Arbroath

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Arbroath abbey. The Tironensian (reformed Benedictine) abbey of Aberbrothoc was founded in 1178 by William ‘the Lion’ (buried there, 1214); munificently endowed by him, it became one of the wealthiest and most privileged religious houses, with ‘mitred’ abbots. The declaration of Arbroath was signed there in 1320. After 1502 the abbots were replaced by ‘commendators’ (loyal servants of the crown); with the Reformation, the abbey estates passed to the Hamilton family, while the ruinous buildings became quarry material for much of the modern burgh.

A. S. Hargreaves

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Arbroath (ärbrōth´) or Aberbrothock (ăb´ərbrəthŏk´), town (1991 pop. 23,934), Angus, E central Scotland, on the North Sea at the mouth of the Brothock River. A seaport, it is known for its smoked haddock, shipbuilding, and the processing of flax and jute. There are engineering works, breweries, an iron foundry, and diverse small industries. Arbroath Abbey was founded by William the Lion c.1178 and contains his tomb. The Scottish estates met in the abbey in 1320 and called for independence from England.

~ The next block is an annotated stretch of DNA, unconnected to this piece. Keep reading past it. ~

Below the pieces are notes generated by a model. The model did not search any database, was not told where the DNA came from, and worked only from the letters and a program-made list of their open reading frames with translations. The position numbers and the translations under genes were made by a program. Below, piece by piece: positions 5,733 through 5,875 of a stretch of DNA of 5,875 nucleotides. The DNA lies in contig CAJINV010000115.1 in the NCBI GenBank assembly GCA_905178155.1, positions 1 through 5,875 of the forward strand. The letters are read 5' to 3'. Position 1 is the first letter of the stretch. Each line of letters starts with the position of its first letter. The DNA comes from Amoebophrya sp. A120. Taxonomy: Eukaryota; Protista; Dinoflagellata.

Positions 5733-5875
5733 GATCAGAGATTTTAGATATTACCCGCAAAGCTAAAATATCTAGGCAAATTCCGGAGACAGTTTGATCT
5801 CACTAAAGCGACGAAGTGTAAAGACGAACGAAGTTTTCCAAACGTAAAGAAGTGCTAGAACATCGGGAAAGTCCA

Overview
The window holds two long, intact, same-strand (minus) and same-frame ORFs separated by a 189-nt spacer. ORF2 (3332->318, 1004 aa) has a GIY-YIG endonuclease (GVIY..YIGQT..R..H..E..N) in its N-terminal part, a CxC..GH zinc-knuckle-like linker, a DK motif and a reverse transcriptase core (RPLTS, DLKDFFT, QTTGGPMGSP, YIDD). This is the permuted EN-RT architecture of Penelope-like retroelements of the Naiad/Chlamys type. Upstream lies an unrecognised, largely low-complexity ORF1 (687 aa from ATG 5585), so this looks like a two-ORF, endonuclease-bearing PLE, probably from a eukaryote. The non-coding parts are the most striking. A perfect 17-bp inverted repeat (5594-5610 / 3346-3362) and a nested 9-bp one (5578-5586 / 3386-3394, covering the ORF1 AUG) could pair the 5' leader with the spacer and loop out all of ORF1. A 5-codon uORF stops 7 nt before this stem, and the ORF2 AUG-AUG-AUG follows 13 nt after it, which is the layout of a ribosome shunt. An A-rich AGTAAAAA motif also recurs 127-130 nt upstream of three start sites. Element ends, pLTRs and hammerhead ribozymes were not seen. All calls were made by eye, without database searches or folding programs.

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Arbroath smokie Smoked haddock; differs from finnan haddock in that it is not split but smoked whole.